How to arm a supervillin: designing F-actin binding activity into supervillin headpiece.Brown, J.W., Vardar-Ulu, D., McKnight, C.J.
(2009) J.Mol.Biol. 393: 608-618
- PubMed: 19683541
- DOI: 10.1016/j.jmb.2009.08.018
- Primary Citation of Related Structures:  2K6M
- PubMed Abstract:
Villin-type headpiece domains are compact motifs that have been used extensively as model systems for protein folding. Although the majority of headpiece domains bind actin, there are some that lack this activity. Here, we present the first NMR solut ...
Villin-type headpiece domains are compact motifs that have been used extensively as model systems for protein folding. Although the majority of headpiece domains bind actin, there are some that lack this activity. Here, we present the first NMR solution structure and (15)N-relaxation analysis of a villin-type headpiece domain natively devoid of F-actin binding activity, that of supervillin headpiece (SVHP). The structure was found to be similar to that of other headpiece domains that bind F-actin. Our NMR analysis demonstrates that SVHP lacks a conformationally flexible region (V-loop) present in all other villin-type headpiece domains and which is essential to the phosphoryl regulation of dematin headpiece. In comparing the electrostatic surface potential map of SVHP to that of other villin-type headpiece domains with significant affinity for F-actin, we identified a positive surface potential conserved among headpiece domains that bind F-actin but absent from SVHP. A single point mutation (L38K) in SVHP, which creates a similar positive surface potential, endowed SVHP with specific affinity for F-actin that is within an order of magnitude of the tightest binding headpiece domains. We propose that this effect is likely conferred by a specific buried salt bridge between headpiece and actin. As no high-resolution structural information exists for the villin-type headpiece F-actin complex, our results demonstrate that through positive mutagenesis, it is possible to design binding activity into homologous proteins without structural information of the counterpart's binding surface.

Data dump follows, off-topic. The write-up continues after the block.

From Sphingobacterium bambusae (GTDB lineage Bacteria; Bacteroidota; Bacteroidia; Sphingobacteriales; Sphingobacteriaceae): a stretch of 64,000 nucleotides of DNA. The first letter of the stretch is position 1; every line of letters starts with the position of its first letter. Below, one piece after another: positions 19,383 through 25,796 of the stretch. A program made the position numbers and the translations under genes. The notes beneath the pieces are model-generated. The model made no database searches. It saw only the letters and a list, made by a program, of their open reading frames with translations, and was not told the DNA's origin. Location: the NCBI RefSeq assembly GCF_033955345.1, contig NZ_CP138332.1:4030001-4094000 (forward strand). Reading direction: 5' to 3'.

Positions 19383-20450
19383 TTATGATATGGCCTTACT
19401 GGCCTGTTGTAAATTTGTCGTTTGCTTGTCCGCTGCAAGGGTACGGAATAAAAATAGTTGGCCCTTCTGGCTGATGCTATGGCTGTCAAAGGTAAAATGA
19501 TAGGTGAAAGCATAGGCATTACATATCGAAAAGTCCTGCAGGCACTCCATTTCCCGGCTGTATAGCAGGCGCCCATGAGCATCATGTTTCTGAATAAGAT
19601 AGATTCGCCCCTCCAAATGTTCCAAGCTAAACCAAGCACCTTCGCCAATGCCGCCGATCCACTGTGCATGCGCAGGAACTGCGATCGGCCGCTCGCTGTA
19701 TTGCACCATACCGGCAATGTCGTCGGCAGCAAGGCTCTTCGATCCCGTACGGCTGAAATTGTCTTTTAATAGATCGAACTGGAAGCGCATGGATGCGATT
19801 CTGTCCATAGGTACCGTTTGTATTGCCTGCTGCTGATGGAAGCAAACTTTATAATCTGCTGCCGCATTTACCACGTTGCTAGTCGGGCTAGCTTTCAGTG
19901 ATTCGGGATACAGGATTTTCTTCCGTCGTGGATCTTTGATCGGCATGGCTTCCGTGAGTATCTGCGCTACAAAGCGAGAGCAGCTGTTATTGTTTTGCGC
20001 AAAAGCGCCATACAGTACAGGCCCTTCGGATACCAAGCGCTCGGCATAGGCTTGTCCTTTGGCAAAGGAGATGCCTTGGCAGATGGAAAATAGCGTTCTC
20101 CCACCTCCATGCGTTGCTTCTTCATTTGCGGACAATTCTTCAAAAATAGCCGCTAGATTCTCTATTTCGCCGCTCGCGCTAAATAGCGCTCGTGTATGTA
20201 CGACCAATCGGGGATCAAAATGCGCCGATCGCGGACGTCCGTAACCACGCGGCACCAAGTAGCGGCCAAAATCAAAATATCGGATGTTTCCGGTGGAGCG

Department of Physiology and Biophysics, Boston University School of Medicine, 700 Albany Street, Boston, MA 02118, USA.